Associate Editor

(The 92nd Street Y is located at 1395 Lexington Avenue (91st/92nd), NYC 10128. Call (212) 415-5500 for program information or consult the web site at

Series Review:
Chelsea Hotel Tour (92nd St. Y)

One Small Source of It
by Diana Manister

Life and learning in New York City are considerably enriched by the lively schedule of events offered by the 92nd Street Y. Like the famous Cooper Union Forum, where everyone from Abe Lincoln to George Balanchine has appeared, the Y has featured its share of major cultural icons. When I saw e.e. cummings read there, he ended by throwing kisses to the audience which responded with many thunderous curtain calls.

The Y has tours for every interest, from a Frank Lloyd Wright weekend at Falling Water to a tour of Brooklyn’s Greenwood Cemetery, resting place of composer-conductor Leonard Bernstein and the screen actress Lola Montez. Its January 14th tour of the Chelsea Hotel (222 West 23rd Street) provided a peek inside the Victorian landmark which The New York Times once celebrated, saying:

It was probably not by accident that Stuart Cloete had the hero of his science fiction novelette, "The Blast," find refuge in the Chelsea after atomic bombs destroyed New York. The Metropolitan Museum of Art might have a more culturally prestigious address but the Chelsea, as one small source of the creativity that produces art, was a more human one.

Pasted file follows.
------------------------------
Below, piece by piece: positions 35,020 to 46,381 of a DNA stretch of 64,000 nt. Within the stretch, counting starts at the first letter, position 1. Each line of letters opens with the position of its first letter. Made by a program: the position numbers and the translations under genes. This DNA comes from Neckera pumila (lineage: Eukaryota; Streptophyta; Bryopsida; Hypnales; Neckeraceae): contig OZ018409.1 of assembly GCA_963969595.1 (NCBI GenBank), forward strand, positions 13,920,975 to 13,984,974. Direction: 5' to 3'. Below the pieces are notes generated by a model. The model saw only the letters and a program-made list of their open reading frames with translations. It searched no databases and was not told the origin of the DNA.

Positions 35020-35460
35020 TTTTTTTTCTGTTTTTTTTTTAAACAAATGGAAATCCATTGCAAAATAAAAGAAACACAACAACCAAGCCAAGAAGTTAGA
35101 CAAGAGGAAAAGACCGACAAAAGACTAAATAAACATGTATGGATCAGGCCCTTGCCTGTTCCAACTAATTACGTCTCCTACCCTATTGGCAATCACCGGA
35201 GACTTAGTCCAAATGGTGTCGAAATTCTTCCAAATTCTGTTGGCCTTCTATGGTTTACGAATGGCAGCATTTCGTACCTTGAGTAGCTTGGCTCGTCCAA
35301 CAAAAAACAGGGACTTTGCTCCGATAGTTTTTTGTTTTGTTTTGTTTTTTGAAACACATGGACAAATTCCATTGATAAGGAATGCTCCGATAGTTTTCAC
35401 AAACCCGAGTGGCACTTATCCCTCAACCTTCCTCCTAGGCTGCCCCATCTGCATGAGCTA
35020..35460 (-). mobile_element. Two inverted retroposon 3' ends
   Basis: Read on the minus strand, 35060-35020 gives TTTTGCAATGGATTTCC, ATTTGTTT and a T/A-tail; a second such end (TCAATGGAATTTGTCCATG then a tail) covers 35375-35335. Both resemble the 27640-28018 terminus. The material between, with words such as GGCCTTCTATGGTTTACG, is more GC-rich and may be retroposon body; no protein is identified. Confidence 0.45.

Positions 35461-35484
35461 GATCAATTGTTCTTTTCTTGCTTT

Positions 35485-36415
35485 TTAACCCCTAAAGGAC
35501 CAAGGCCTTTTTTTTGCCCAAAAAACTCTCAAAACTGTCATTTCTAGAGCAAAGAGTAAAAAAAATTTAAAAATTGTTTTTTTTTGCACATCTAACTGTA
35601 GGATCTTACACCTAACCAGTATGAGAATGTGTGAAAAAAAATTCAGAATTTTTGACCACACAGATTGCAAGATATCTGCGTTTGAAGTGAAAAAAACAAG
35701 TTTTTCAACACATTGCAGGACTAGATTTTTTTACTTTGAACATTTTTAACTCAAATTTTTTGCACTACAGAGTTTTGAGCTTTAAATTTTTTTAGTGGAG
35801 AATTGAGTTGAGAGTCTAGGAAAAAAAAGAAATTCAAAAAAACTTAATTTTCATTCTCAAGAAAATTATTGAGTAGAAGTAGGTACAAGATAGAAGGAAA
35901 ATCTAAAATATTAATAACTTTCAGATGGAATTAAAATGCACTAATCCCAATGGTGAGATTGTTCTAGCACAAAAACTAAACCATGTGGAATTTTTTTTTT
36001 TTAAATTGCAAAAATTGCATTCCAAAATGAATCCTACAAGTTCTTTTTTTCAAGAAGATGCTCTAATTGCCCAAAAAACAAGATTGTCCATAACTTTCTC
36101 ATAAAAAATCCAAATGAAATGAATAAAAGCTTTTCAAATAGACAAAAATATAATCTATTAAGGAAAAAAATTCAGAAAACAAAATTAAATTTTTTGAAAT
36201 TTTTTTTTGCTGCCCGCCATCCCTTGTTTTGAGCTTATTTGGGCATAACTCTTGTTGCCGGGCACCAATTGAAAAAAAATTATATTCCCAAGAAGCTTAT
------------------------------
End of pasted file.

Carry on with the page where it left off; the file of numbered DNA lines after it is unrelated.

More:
O. Henry stayed at the Chelsea in 1907. It housed Titanic survivors in 1912. Dylan Thomas collapsed in his Chelsea room in 1953 and died at nearby St. Vincent’s Hospital. Arthur Miller lived there for six years, as did as the American Ashcan School painter John Sloan. A plaque in the lobby notes that Mark Twain was a resident, and that Thomas Wolfe had a corner suite. Other Chelsea dwellers included Eugene O’Neill, Virgil Thompson, Tennessee Williams, William Burroughs, Robert Mapplethorpe, Patti Smith, Janis Joplin, and Andy Warhol’s pal Viva.

The hotel has 250 units of one to four rooms. Three-quarters of the units are home to long-term residents, while the others are for visitors passing through. Purple-haired, nose-ringed residents mingle amiably with 3-child families and their dogs, and a Hercule Poirot look-alike in black bowler hat and overcoat, with a patiently waxed moustache.

The tour was conducted by the Chelsea’s assistant manager Jerry Weinstein, whose knowledge of the hotel is broad and deep. We visited the residences or studios of six artists, including that of Rita Fecher, who has lived and worked there for 26 years! And who wouldn't? Ceilings in the Chelsea’s apartments are so high that some residents have divided their spaces horizontally, adding a second level with headroom. Sunlight streams in through cathedral windows; working fireplaces with marble mantels provide Victorian ambience.

A highlight of the tour was the rare glimpse it provided of the open-air pleasure of the hotel’s roof gardens. A few lucky residents with access rights enjoy peaceful country homes overlooking Midtown. Mr. Weinstein led us through outdoor patios, complete with tricycles and barbecue grills, a forest of potted trees, fountains, grapevines and spectacular river views.

No Victorian hotel would be complete without an aspect of Gothic horror and, again, the Chelsea could not disappoint. On October 12, 1978, Sid Vicious, self-proclaimed nihilist and 21-year-old bass player for the Sex Pistols, murdered lover Nancy Spungen with a hunting knife in Room 100. (He killed himself four months later.) After fans made its doorframe into a permanent shrine with candles and flowers, the management merged the crime-and-shrine scene of 100 out of existence, though--like the 13th-floor button on an elevator panel--never out of consciousness. The sights and sounds of that crimson pre-dawn are probably still right here, every detail recorded on canvas--or under that black bowler hat.